Reflections on the importance of sharing the road
On Wednesday May 19, hundreds of cyclists took to the streets of center city for the Ride of Silence to honor fellow cyclists who were killed or injured on Philadelphia-area roads in the past year. Unlike most cycling events, which are celebrations, this event is somber and surreal. Once we get away from traffic, the city is eerily quiet. Looking around I know that every cyclist there has been touched by road violence in a very personal way, knowing full well that most of these deaths and injuries are preventable. That mixture of sadness and anger is extremely powerful. The inaction of elected officials and transportation professionals only intensifies my anger and sadness.
Five years ago, nearly to the day, I became the victim of another preventable tragedy. I always thought that because I rode legally and respectfully, wore a helmet and bright colors, and was hyper-aware of danger around me, I could avoid problems. I was wrong. On May 20, 2016, I was riding perfectly legally in traffic when someone in a pickup truck just had to make a left turn and broadsided me. Over the next year, I endured five major surgeries and had to use a wheelchair and walker to get around. I spent over a month in a nursing home. My medical bills totaled about half a million dollars. I was extremely fortunate to have good insurance which took care of most of that.
Surely this negligent driver was punished in some way, right? Wrong. He paid his reckless driving fine and got right back behind the wheel. My story is not the exception – negligent drivers very rarely face charges or even suspension of driving privileges when they injure or kill someone. Two notable exceptions are when the driver is intoxicated or leave the scene. But drivers who remain at the scene and cooperate only need to say, “they came out of nowhere” or “I never saw them” to avoid justice.
The good news is that cycling injuries and deaths were down quite a bit in Philadelphia in 2020, presumably due to less people driving. The bad news is that traffic is already back to pre-pandemic levels
In the US, when we talk about “safety” for cyclists, the suggestions tend to center around cyclist clothing, behavior, and gear. Wear a helmet. Wear bright colors and ride with lights. Be predictable and visible. Share the road. Don’t make drivers angry.
Where we really fall down with respect to safety is … well … everywhere that would actually make a difference. Don’t get me wrong, I think every cyclist should wear a helmet, try to be visible, and follow the rules of the road. But to put the responsibility for safety on the vulnerable is never a good way to prevent tragedy. Helmets are a safety device, but they’re also an indication that cycling is inherently dangerous. The paradox of that is that cycling is not inherently dangerous. The countries with the lowest rates of cycling injuries and deaths are also the countries with the lowest rates of helmet use.
So how do we make cycling safe? That’s the million-dollar question. Again, we can look to countries where cycling is actually safe. They have separated infrastructure. They have lower-speed roads anywhere cyclists and drivers are likely to mix. They have policies which de-emphasize driving and make other forms of transit safe and convenient. In short, they prioritize the lives of the vulnerable over the convenience of drivers.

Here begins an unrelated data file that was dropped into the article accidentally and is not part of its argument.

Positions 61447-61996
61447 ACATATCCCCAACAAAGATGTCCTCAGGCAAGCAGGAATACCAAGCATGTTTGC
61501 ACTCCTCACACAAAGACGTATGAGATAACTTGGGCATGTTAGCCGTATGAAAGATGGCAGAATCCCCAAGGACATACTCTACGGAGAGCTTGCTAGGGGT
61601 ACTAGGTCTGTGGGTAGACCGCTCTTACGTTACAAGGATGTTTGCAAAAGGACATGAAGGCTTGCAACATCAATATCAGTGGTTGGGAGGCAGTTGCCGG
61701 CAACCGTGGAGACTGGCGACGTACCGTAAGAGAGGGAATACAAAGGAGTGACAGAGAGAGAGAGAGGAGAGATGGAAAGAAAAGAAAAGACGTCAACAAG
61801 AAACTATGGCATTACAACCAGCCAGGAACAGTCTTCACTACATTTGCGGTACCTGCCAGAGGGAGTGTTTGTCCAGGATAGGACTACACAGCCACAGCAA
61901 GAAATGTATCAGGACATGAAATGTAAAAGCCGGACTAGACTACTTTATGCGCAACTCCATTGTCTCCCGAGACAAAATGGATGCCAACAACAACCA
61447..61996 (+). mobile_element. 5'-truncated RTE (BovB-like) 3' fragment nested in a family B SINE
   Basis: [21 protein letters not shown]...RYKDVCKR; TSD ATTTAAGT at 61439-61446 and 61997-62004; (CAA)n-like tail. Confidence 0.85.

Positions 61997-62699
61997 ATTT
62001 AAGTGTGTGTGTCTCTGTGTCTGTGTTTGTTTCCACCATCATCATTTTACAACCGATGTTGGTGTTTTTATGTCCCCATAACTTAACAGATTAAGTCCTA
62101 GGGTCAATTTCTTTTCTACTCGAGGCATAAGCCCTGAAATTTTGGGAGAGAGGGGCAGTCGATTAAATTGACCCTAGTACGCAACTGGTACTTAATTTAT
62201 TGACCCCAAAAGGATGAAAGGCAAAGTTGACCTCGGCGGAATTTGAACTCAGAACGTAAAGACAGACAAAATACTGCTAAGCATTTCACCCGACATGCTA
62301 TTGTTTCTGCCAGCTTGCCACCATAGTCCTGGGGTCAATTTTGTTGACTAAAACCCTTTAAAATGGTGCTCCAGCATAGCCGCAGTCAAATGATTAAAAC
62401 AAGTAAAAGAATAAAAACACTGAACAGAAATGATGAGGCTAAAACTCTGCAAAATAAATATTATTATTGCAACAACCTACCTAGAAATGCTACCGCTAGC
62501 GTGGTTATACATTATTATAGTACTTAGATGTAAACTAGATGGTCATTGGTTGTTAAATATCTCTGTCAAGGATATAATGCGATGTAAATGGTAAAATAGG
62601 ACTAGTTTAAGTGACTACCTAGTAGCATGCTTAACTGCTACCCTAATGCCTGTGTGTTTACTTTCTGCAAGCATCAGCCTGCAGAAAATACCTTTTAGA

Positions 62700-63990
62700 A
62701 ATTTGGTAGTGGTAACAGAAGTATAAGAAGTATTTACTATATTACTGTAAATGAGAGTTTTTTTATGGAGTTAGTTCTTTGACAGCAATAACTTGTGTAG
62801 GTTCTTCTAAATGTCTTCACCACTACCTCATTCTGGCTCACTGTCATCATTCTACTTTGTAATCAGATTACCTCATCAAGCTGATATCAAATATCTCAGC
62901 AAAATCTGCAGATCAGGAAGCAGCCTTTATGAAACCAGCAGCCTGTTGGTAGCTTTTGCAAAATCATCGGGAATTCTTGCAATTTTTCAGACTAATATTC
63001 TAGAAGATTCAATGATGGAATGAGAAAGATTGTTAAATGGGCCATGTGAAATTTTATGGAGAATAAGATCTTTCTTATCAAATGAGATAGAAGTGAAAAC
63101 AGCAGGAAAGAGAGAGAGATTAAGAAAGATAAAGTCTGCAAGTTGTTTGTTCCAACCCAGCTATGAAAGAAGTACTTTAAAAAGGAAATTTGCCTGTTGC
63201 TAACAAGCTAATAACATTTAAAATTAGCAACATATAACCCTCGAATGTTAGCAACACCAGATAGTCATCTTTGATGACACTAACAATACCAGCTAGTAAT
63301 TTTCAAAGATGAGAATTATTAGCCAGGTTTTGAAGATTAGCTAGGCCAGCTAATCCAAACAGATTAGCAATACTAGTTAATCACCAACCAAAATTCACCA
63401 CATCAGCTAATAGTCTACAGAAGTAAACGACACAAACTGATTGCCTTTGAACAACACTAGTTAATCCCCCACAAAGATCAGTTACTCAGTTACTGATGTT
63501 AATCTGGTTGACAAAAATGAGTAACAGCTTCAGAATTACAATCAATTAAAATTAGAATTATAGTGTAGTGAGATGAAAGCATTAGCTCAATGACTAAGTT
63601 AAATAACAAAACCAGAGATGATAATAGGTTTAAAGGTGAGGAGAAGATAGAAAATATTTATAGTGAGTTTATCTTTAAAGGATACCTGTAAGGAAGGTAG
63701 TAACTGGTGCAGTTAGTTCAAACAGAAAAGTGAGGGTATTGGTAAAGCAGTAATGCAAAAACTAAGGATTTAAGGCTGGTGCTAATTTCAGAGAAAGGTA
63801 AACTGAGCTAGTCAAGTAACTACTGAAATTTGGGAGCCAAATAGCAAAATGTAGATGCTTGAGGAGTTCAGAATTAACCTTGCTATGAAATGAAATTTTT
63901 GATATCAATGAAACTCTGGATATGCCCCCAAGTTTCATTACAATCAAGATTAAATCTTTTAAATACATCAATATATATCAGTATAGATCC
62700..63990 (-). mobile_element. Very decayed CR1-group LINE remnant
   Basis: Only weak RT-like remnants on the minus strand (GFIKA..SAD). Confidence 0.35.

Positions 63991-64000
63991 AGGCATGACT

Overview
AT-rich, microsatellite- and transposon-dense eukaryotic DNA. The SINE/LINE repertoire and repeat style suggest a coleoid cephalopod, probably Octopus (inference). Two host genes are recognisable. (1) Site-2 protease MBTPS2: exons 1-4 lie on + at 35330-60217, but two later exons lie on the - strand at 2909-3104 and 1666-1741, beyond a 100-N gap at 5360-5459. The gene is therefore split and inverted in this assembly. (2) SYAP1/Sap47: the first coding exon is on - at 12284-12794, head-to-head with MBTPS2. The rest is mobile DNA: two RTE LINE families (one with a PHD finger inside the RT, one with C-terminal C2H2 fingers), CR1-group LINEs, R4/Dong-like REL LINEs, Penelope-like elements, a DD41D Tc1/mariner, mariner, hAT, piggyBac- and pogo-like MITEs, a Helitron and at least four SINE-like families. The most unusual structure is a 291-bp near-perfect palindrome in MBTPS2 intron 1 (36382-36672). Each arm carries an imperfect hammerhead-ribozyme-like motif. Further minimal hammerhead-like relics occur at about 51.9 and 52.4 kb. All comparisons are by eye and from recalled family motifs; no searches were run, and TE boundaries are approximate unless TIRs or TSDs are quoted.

We also, as a society, find subtle ways to shift blame away from motorists and onto pedestrians and cyclists. We frequently speak of crashes as “accidents”, which implies that the crash was unavoidable and something that “just happens”. In reality, nearly all crashes involve some level of negligence, either some level of distraction, excess speed, or simply failing to notice a hazard or person in the road. The AP has issued guidance that “accident” should not be used when negligence is a factor, but most news outlets continue to use this blame-shifting word.
News articles will also nearly always talk about what a cyclist was wearing when reporting on a crash – if they were wearing a helmet or bright colors. They talk about cyclists being hit by a car, not being hit by a driver with a car. That language gives agency to an inanimate object, further shifting any possible blame from the person operating the dangerous machinery. We don’t talk about someone being hit by a bullet; we talk about them being shot by another person. We need to talk about road violence in the same terms.
In recent years, cyclist and pedestrian deaths have been increasing, even while overall road deaths are decreasing. We’ve concentrated so much of our efforts on protecting people inside of cars, but done very little to protect people outside of cars. All those protections make drivers feel safe, which induces more speeding, texting, and other risk-taking behaviors. Cars have gotten larger, and research shows that trucks and SUVs are 2-3x more likely to kill than standard passenger vehicles. All of these add up to the public health crisis we’re facing – a crisis that needs to be aggressively addressed. We can do better.
Lou Savastani (he/him) is an advocate for cycling, walking, and other alternative transportation. He started the group, Lower Merion Safe Cycling after being hit by a reckless driver. He’s currently chair of Bike Montgomery County, a county affiliate group of the Bicycle Coalition of Greater Philadelphia.
Before cycling advocacy, Lou spent 20 years working as an engineer and IT professional in the aerospace, pharmaceutical, and financial industries. He has an MBA from Drexel University and a BS in computer engineering from Lehigh University.
Lou is a triathlete and has completed three Ironman triathlons, including one after his crash. He lives in Lower Merion Township with his wife, two children, two dogs, and two cats.